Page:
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OK, all you postmodernists, you intellectuals who think that there is no such thing as reality, that it is all about the narrative, that each participant in a historical event has a separate and equally valuable experience that is as inviolable as any other. How progressive you are, refusing to “privilege” any one account over another, for fear of allowing one dominant social discourse to emerge! After all, the dominant party then quashes the stories put forth by marginalized groups, those outside the norm and thus those without power. What is “truth,” after all, but the account of the dominant elites, and thus yet another way of keeping the people down? Downtrodden voices are by definition true, no matter what they happen to be saying.

Yeah, I can talk that postmodernist jive. And why not? I’ve been reading it my entire adult life.

But as much as I appreciate the insights offered by postmodernist thought, I also have to admit that I have a fundamental problem with this approach. “Nothing is true”? “All accounts are equal”? All history is merely a form of “discourse” that adds up to nothing?

Count me out.

And here is why. I have spent my entire life studying the greatest (actually, the worst) war in human history. Tens of millions of people died in the course of the fighting. Some were pulverized by high explosive, others burned in fire, and at the end, some were even vaporized in microseconds by a brand-new process of nuclear fission. The whole thing was horrible, and if there’s one thing we’re all sure of, it is this: World War II happened. It wasn’t just someone’s narrative, and it isn’t open to question.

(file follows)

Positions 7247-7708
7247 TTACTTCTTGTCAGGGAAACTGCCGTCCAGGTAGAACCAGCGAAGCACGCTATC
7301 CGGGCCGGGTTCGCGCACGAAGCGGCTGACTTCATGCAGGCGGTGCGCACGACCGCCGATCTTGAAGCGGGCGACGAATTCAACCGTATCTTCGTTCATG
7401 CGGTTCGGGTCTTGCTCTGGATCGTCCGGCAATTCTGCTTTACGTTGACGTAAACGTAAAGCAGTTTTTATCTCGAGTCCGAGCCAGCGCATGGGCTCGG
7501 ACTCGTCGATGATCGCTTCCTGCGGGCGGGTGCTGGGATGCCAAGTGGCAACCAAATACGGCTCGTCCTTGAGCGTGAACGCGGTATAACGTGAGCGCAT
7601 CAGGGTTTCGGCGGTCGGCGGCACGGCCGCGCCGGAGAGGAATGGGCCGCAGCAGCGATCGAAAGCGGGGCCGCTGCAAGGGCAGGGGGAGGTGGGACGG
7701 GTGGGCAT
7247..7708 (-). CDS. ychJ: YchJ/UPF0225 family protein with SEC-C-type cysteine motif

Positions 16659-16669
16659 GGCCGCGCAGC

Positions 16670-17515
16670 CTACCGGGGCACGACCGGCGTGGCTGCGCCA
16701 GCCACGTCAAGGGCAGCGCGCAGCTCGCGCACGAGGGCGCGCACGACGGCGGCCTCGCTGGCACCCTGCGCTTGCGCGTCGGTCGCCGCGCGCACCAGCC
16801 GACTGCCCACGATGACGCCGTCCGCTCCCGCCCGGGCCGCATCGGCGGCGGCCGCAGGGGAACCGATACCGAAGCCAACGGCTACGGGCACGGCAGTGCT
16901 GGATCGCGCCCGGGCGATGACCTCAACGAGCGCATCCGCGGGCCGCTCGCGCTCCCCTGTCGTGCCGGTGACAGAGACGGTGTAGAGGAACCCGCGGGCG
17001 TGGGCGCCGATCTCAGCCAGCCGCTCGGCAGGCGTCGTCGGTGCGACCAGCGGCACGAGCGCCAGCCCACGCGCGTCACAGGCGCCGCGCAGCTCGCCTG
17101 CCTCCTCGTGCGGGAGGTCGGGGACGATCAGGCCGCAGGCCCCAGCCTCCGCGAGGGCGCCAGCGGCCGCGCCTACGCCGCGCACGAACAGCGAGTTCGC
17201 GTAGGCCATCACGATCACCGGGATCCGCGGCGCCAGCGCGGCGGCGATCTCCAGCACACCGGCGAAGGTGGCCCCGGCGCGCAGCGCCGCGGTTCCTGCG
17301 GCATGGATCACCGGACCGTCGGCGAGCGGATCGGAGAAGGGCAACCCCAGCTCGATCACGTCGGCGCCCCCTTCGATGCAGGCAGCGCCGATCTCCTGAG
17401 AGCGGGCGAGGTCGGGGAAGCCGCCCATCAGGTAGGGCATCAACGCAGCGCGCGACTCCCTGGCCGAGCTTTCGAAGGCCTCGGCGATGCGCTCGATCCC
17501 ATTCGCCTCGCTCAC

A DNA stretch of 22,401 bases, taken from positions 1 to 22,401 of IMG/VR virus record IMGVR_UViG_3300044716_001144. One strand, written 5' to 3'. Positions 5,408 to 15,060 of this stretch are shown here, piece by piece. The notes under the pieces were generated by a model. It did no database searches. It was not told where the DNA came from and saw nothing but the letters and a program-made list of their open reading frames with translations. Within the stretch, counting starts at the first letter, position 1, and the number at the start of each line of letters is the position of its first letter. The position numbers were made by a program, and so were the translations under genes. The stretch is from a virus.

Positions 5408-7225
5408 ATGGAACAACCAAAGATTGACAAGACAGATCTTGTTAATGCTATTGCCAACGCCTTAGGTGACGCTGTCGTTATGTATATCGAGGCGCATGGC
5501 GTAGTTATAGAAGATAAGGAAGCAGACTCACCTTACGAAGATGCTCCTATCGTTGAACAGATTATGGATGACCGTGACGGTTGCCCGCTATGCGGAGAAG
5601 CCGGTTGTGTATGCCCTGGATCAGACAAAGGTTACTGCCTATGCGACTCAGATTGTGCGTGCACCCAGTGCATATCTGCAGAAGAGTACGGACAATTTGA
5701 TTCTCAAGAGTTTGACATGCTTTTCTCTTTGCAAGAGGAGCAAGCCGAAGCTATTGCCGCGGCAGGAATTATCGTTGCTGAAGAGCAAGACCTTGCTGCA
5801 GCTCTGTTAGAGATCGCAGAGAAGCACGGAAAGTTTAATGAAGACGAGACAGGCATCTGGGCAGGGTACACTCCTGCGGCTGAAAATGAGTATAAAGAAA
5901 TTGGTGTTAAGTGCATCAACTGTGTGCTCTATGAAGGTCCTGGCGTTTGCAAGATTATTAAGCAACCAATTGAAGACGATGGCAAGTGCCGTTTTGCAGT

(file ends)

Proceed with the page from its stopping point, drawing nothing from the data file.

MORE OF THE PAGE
Oh sure, we can argue over the origins of the war and the why and the how (which is history’s real purview), but just try and tell a military historian that the battle of Midway or Stalingrad or Normandy or Berlin were mere “narratives.” Let’s go back in a time machine and tour the Prokhorovka battlefield in July 1943. Let us smell the smoke and dodge the secondary explosions and try to avoid stepping on the human remains. Then step up and tell someone that Kursk is nothing but a “narrative.

Sure. Do that. Then stand back and prepare to defend yourself.

My friend and distinguished scholar John Lynn said it best in his 2003 book Battle: A History of Combat and Culture. “Extreme proponents of cultural history might dispute the very existence of reality, since all is perception to them,” he wrote. “In the realm of military history, such airy discussions tend to become foolish. Thousands of dead and wounded as a result of battle is the kind of hard fact that defies intellectual games.”

Let me just join in here with a “Right on, Dr. Lynn!” Sure, it is possible to intellectualize almost anything. But most military historians feel that there are clear limits to how far they can go without breaking faith with their subject. To paraphrase the bumper sticker, “S–t happened,” and that is true no matter how clever we want to be with our analysis.

To prove my point, come back next week. I’ll take you to Leningrad, to some truly horrific events, and to the martyrdom of a great city in wartime.
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